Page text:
If Pulitzer finalists increasingly become productions that haven't seen a New York engagement then how are you even going to arrive at any sort of consensus with a board like that? And add to this the fact that a play's text will require more imagination in a reading.

Think beyond this as well. Proof, Doubt, Rabbit Hole, (go back a long way,) these are all plays that are simple enough to stage at smaller and mid-sized theater companies, not to mention all of the community theatres across the land.

Heck, Rabbit Hole will no doubt even be able to be called "edgy."

Anonymous said...

I think the key point Playgoer makes is the utter lack of theater expertise on the governing panel. The Pulitzers are primarily journalistic awards; if they want the drama Pulitzer to be taken seriously instead of being viewed as a seal of approval for a certain kind of middlebrow narrative-driven playwriting, maybe they should leave the choice to the panel.

On the other hand...sorry to be blunt, but the composition of this panel is really unimpressive. Two local newspaper writers, an academic, one playwright and Ben freakin' Brantley? Surely the panel's recommendation would be more meaningful if the panel had a little more prestige to it.

And while we're on the subject, what is Ben Brantley doing on this panel at all? The New York Times has a rule that forbids its critics from participating in awards-giving organizations; it's why, for instance, A.O. Scott and Manohla Dargis aren't part of the New York Film Critics Circle. The Times already has far too much influence on theater; its critics should not be permitted to have a hand in the Pulitzer Prize for Drama.

Anonymous said...

To respond to Anonymous 1:

Are you familiar with the writing of the two "local" (i.e., "regional," as Garrett rightly identified them) critics? If not, how can you dismiss them out of hand as "unimpressive?" (They seem to be more adventurous in their choice of nominations than the "prestigious" editors and columnists who made the final call, FWIW.) Karen D'Souza, for example, writes for a paper in San Jose and covers theater throughout the Bay Area, which is hardly Mayberry.

What in your mind constitutes "prestige," absent the presence of the lead critic in the NY Times, which you deem wholly problematic? Academic credentials? Past recognition with a Pulitzer? In which case Paula Vogel qualifies, though I suppose one could make a case that a working playwright might be ethically problematic, and a working playwright who teaches playwriting, as Vogel and so many others do, should recuse themselves if it appears they would be favoring students. For instance, Vogel and Sarah Ruhl have a close relationship so if "The Clean House" happened to be eligible this year and won, I could imagine some rumblings about "nepotism."

Perhaps you can clarify for us.

Kerry Reid
(freelance theater critic in the "local" market of Chicago)

Anonymous said...

Let's suggest to the Pulitzer committee that next year, we will assemble an august body of playwrights, actors, directors, critics, designers, techies and dramaturgs to pick the winner in international reporting.

George Hunka said...

Alternatively, Lindsay-Abaire could refuse the award, citing the irrelevance of the prize as well as the conflicts surrounding its selection this year. Or, for that matter, in any year. Before we consider that these awards have any significance whatsoever, we should remember that among the winners of the Nobel Peace Prize was Henry Kissinger.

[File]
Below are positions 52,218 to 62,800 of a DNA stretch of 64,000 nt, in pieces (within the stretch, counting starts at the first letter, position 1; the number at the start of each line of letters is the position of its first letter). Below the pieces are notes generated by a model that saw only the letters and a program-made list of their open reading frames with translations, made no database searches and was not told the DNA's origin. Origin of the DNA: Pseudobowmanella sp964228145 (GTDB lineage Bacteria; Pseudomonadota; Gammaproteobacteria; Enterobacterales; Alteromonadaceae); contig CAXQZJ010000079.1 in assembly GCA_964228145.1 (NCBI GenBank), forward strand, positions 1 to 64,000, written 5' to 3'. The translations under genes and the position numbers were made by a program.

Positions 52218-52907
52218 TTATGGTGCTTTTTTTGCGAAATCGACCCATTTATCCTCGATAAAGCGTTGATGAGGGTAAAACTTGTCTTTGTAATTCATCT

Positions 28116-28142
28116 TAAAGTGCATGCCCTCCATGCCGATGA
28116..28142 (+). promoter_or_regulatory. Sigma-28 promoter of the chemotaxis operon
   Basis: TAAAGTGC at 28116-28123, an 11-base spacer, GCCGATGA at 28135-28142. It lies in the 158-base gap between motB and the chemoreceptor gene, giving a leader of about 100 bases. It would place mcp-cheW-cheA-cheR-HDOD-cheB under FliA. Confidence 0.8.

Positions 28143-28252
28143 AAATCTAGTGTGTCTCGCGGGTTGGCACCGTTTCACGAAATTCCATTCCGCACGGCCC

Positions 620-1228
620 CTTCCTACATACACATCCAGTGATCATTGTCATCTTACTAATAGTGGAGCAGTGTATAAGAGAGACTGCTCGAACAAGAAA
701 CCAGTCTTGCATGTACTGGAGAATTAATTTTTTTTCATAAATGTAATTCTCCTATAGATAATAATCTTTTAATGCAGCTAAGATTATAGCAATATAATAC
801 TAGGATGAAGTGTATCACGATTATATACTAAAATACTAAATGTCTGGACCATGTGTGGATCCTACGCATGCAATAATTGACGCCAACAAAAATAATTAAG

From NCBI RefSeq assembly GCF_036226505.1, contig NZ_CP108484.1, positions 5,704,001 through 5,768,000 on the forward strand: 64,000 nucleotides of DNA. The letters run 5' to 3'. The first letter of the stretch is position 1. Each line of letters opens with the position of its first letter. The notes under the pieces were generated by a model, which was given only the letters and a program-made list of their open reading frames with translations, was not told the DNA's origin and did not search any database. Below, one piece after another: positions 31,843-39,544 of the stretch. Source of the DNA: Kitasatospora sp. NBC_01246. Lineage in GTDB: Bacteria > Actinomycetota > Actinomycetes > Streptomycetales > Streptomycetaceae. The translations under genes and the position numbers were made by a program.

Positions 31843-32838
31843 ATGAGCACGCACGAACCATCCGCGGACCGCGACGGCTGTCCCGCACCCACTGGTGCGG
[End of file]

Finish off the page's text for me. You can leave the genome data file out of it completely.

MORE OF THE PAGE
It may mean that the published version of "Rabbit Hole" will enjoy a brief increase in sales (it did this morning at Shakespeare & Co., where I heard two people request the play), or that the prize will increase the play's chances of production in regionals around the country. But that speaks more to the sham significance that surrounds the Pulitzer, especially its arts prizes, not to the play itself.

Anonymous said...

I don't know if you've seen this, but apparently the kid who shot up the campus at Virginia Tech was something of an amateur playwright:

Jason Grote said...

Jesus, Thomas Friedman? There go my chances.

Anonymous said...

"In nominating these titles, the jurors were also taking the bold step of saying the most exciting new plays out there are not necessarily primarily literary."

This is an interesting point, but for better or for worse, the Pulitzer Prize IS a LITERARY award. It's about text, story, and language. It's a playwright's award. There are plenty of other awards out there which aim to honor the whole package, but the Pulitzer is a writer's award. Which leads me to -

"Yes, Rabbit Hole is easy to like, if what you ask from theatre is just good story, poignant emotion, and a glamorous lead performance."

You say this like poignant emotion and good story are EASY to craft effectively. They're not. There's a reason most people consider drama to be the hardest form of literature to write. If anything, it's arguably "easier" to dare your audience to not "get" your play by crafting an intentionally obtuse piece and hiding behind heady, emotionally-distant slight-of-hand gimmickry than it is to craft a good story that manages to pack a genuine emotional punch. I don't mean to put down the avant-garde (since it seems that's the umbrella under which we're lumping anything that's not an MTC play), but one could just as easily be dismissive by saying "BLAH BLAH is easy to like if all you ask of theatre is some heady presentational pulpit-preaching exercise that eschews story and constructed, muscular narrative in favor of hightened poetic imagery and fragmented structure."

Anonymous said...

Lindsay-Abaire refusing the Pulitzer? On principle?

That sounds about as likely as Sanjaya stepping down from "American Idol" because he's a truly sucky singer.

By the way: I only watch PBS and listen to NPR.

Anonymous said...

Rabbit Hole was a bore anyways!!! Who cares??!!! I agree with Hunka.